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Can Ibogaine Treat Depression?

Psychedelics Grief Loss
Sophie Saint Thomas
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Medical Editor: Dr. Benjamin Malcolm, PharmD, MPH, BCPP

From tribal ceremonies in Africa to the treatment of opioid use disorder in the West, people are using ibogaine, but can it treat depression?

Ibogaine is notorious for potent anti-addictive effects and works differently from other psychedelics, although has higher medical risks and is not well studied in depression.. Despite ibogaine’s risks, in select persons, it could be worth considering, particularly if depression occurs alongside or is associated with an opioid use disorder or other addiction.

What Is Ibogaine?

Ibogaine is an alkaloid derived most commonly from the root bark of the Tabernanthe iboga shrub, although also found in other plant species (e.g. voacanga). Ibogaine is classified as a psychedelic and hallucinogen, although is perhaps most accurately described as an oneiric (producing a lucid dream-like state)  substance. It targets different receptors and neurotransmitters than psychedelics like psilocybin or MDMA. For example, ibogaine seems to primarily work on opioid, glutamate, and dopamine neurotransmitter systems, while psilocybin and MDMA work primarily on serotonin. Ibogaine is long-acting and is metabolized to another compound, noribogaine, that has an even longer duration of action.

Due to the endangered status of the iboga shrub, most ibogaine providers are currently working with voacanga derived ibogaine hydrochloride, a sustainable alternative to iboga-derived ibogaine. However, when we talk about ibogaine, we are usually talking about what we know from experience with iboga extracts. The Pygmy tribes of equatorial west Africa have been using iboga for millennia as a rite of passage, a tool to connect to ancestral roots, and as a method for medicinal healing.

French explorers noticed and set their eye on the practice of using iboga root bark in tribal ceremonies in the 19th century, in particular, the naval physician Gabon Marie-Théophile Griffon du Bellay. The psychedelic made it’s way back to France, where it was first isolated from T. iboga in 1901 using T. iboga samples from Gabon. It was sold in France as Lambarène, as a stimulant and a mental and physical performance enhancement drug, during the 1930s to 1960s, and even taken by World War II athletes before it became illegal in 1966.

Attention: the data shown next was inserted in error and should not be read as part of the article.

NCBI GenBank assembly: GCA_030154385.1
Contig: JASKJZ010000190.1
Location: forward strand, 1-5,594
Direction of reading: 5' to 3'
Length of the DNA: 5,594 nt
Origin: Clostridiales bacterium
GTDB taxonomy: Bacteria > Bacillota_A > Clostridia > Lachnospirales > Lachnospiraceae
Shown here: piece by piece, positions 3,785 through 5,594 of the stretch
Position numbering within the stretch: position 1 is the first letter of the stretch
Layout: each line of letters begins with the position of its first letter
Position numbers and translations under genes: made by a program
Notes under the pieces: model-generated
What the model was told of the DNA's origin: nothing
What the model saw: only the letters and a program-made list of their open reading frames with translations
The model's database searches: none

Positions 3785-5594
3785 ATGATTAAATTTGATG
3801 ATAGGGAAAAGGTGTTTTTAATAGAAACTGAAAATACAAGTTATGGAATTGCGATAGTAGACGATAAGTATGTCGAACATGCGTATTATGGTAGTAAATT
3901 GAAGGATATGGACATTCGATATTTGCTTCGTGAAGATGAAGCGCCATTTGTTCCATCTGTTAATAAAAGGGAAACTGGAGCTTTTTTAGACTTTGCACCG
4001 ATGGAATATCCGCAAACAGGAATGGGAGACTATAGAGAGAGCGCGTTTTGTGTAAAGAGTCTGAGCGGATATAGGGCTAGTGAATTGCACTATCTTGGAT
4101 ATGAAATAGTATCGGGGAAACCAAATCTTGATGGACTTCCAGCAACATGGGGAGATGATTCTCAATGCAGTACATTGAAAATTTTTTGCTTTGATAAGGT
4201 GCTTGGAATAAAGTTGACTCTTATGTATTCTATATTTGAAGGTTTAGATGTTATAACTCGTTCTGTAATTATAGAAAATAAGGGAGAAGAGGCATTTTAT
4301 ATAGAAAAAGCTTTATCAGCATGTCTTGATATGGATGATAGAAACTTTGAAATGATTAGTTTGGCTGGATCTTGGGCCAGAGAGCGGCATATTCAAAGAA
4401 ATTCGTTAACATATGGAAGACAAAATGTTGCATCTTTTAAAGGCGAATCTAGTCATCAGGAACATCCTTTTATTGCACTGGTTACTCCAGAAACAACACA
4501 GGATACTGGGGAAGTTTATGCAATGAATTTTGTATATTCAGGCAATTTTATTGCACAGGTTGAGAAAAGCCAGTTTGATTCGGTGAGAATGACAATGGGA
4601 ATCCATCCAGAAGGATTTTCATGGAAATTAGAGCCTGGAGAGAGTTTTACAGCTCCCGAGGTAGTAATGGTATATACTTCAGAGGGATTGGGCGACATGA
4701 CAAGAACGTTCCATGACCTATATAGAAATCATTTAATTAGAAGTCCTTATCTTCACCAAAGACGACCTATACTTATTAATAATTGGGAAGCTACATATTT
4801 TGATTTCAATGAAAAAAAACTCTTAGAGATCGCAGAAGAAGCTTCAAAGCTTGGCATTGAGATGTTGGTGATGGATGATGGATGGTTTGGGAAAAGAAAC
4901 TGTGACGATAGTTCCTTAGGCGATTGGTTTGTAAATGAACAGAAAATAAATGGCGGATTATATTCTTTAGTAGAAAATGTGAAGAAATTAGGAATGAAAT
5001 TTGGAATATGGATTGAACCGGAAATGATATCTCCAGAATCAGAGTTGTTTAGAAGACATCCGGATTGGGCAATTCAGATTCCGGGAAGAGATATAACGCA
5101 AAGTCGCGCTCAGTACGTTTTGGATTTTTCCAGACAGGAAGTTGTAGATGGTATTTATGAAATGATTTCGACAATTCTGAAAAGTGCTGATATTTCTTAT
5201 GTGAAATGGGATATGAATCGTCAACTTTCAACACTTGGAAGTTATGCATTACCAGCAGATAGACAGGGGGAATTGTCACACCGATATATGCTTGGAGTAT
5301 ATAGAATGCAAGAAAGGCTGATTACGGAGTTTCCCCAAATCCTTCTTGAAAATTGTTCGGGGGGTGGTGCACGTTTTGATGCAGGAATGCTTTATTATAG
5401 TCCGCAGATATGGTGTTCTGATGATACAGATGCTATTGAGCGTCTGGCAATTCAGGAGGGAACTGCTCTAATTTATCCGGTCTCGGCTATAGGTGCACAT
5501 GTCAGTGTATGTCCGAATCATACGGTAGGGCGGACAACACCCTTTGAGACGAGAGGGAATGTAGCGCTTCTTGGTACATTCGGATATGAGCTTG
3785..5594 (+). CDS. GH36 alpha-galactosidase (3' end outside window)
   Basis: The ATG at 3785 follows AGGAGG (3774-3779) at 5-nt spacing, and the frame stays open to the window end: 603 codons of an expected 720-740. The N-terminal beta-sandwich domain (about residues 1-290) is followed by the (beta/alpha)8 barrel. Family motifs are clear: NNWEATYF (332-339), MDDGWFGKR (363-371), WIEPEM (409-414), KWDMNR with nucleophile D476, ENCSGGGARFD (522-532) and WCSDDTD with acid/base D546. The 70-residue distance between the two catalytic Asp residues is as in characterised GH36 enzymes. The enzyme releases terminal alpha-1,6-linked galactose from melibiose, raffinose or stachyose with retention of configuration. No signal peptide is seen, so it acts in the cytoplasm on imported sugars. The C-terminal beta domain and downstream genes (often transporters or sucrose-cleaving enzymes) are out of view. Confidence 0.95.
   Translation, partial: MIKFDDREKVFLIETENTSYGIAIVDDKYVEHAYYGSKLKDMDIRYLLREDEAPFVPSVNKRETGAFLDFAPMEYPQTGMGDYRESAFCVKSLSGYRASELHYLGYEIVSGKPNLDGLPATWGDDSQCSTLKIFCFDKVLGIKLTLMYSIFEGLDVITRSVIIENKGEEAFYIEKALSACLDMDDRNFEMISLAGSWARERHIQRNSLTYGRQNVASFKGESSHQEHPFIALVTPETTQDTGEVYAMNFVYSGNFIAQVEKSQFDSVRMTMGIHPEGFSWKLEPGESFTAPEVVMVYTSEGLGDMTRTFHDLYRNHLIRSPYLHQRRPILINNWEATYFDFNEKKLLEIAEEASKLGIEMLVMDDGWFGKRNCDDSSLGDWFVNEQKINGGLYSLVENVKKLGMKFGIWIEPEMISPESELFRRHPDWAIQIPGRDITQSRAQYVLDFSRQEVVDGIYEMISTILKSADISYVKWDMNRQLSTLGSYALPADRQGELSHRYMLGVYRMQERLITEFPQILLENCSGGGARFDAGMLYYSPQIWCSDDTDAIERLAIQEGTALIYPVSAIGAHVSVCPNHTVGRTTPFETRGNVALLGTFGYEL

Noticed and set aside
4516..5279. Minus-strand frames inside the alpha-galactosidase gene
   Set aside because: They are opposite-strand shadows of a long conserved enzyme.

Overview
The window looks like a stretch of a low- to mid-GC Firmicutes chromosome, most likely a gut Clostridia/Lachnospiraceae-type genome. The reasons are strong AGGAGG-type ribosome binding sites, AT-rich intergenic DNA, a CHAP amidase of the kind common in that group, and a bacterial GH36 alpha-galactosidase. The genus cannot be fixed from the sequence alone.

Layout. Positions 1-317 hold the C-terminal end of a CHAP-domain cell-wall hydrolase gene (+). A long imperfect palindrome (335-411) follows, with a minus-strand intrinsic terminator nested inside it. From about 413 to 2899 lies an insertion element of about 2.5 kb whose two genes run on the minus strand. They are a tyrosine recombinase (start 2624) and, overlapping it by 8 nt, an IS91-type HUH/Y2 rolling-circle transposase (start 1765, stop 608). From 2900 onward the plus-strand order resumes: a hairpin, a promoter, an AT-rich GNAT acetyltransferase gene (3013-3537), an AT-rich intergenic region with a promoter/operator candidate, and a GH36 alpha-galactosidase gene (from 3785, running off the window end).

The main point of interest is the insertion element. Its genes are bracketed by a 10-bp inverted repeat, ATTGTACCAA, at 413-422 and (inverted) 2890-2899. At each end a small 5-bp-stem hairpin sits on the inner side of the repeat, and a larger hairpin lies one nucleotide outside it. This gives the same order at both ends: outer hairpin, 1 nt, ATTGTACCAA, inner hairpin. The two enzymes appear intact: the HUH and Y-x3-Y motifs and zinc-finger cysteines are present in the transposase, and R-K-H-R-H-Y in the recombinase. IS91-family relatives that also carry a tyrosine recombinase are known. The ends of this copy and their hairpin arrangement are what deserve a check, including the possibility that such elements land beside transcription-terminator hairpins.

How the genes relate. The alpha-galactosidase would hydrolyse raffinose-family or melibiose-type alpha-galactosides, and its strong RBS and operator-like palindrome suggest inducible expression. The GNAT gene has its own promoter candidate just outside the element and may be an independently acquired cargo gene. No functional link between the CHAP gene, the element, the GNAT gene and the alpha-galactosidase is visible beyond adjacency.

In the United States, ibogaine was first lauded for its anti-addictive properties in 1962 by Howard Lotsof, when he broke his heroin addiction with a single dose. He went on to found the Global Ibogaine Therapy Alliance (GITA) and patented ibogaine as an ‘interrupter of narcotic addiction’. Most published ibogaine research focuses on addiction. Research, studies, and even anecdotal reports indicate that ibogaine is anti-addictive for many substances, such as opioids, alcohol, nicotine, and cocaine. In addition, ibogaine is unique in that it appears to almost completely eliminate the withdrawal effects of opioids.

It is still used around the world today, both therapeutically and ceremonially. Due to barriers to access, the potential for adverse effects, long duration of action, and reputation for not being the most pleasant experience, there is little to no recreational value in ibogaine. Many people travel to countries with legal grey areas where the substance is ‘unregulated or ‘unscheduled’, such as Mexico, South Africa, and Canada. There are also treatment centers in Costa Rica, the Bahamas, and other clandestine locations.

Ibogaine can cause fatality from arrhythmias or cardiopulmonary arrest. While many more persons die on a daily basis of opioid overdoses in the US than have ever been reported to die from use of ibogaine, these risks argue the case that ibogaine should only be taken under medical supervision with monitoring and emergency medical support available.

Can Ibogaine Treat Depression?